Foreclosed properties are often hailed as the hidden gems of the real estate world. In fact, in 2019, the foreclosure rate was 0.36%. Buying a foreclosed home at a bargain price can appear extremely tempting at first glance, but many buyers aren’t aware that there are many things you need to know when purchasing a foreclosed property.
Buying a foreclosed home is not for the fainthearted. If you’re in the market for a new house and are considering a foreclosed home, keep reading to learn more about the process.
What is a foreclosed home?
A foreclosed home is a home that has been repossessed from the homeowner and now belongs to a bank. This occurs when a homeowner fails to make their loan payments. The foreclosure process can take anywhere from a few months to years, depending on the location. Foreclosing on a home allows the bank to sell the property and try to recoup part of the money it lent to the borrower.
There are two different types of foreclosed homes: Bank-owned and Real Estate Owned (REO).
Bank-owned homes are in the beginning stages of foreclosure. This means that the homeowner has failed to make their loan payments, and the lender has begun the legal process to evict them from the home. In some instances, this stage of the process can be long and drawn-out. Once the lender takes legal possession, they put the house up for auction. The aim of the auction is to sell the home for the highest price possible to recover the money the bank has lost. The property becomes REO if someone doesn’t purchase it at auction.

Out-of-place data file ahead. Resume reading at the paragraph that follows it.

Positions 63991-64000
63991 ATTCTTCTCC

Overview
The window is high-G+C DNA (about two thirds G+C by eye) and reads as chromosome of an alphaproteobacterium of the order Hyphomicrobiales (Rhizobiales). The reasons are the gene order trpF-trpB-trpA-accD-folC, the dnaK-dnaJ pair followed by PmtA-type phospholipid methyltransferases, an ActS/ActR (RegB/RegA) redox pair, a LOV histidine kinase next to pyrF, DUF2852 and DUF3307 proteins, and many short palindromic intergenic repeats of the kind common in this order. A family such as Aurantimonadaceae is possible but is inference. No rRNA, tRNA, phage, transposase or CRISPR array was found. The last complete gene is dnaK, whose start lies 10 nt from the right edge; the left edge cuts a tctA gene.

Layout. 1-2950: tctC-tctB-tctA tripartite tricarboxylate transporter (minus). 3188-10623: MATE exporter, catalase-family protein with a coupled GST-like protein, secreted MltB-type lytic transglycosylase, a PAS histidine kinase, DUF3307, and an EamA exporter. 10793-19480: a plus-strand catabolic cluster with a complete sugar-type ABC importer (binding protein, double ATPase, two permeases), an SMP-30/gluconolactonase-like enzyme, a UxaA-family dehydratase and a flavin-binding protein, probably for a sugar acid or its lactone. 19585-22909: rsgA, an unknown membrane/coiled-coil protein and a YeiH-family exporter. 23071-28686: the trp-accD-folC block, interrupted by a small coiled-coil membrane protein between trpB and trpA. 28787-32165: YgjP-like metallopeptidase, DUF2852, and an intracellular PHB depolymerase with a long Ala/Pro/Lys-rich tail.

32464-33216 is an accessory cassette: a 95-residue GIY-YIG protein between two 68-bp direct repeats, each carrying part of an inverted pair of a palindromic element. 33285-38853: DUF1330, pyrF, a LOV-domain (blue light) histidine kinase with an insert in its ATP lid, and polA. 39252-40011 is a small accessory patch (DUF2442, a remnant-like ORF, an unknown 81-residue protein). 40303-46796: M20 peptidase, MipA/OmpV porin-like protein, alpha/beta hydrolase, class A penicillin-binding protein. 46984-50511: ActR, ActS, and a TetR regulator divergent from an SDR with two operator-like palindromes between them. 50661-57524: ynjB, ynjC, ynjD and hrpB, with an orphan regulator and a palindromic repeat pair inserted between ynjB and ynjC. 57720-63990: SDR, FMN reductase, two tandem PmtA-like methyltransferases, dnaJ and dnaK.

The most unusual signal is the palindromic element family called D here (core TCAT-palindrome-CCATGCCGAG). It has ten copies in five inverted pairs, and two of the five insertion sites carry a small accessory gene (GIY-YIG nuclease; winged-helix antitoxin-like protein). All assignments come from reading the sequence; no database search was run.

Real Estate Owned (REO)
REO homes that fail to sell at auction are sold on the open market. When people discuss purchasing foreclosed home, they are typically talking about real estate owned properties.
What do buyers need to know about buying a foreclosed home?
Foreclosed homes can often to snapped up for lower than market value, making them an excellent opportunity for real estate investors. However, it’s important to note that lenders don’t simply give foreclosed homes away. Banks aren’t in the business of losing money, so they won’t typically sell a home way below market value.
Another important thing to remember is that REO properties often require repairs. Homes that are bank-owned often spend several months empty, so there is no one to oversee repairs if anything breaks down. Plus, a homeowner with financial difficulties who can’t afford to pay their mortgage is unlikely to regularly maintain their home.
Inspect the Property
It’s vitally important that when purchasing a foreclosed home, you hire a professional to inspect the property in its entirety. Everything from the structure of the property to its appliances should be examined. A home that has sat empty for several months can experience mold and damp issues. This can be particularly problematic for properties located in warmer states. Foreclosed properties often lack curb appeal, with unruly yards and abandoned landscaping. However, with some hardworking and TLC, it’s possible to turn an REO into a welcoming home.
In addition, unoccupied properties can also be targets for theft and vandalism. Many REO homes are targeted for their appliances or other valuables like copper piping and HVAC systems, so it’s also essential to find out precisely what is included in your sale. When purchasing a foreclosed home, it’s crucial to budget for repairs. Renovations and the replacement of appliances can significantly increase the cost of an REO home, so be sure to weigh up the pros and cons.
Put simply, if you’re looking for a move-in ready home at a low price, a foreclosure probably isn’t for you. Foreclosures can be a good bargain, as long as you’re prepared to be patient and not deterred by a little work.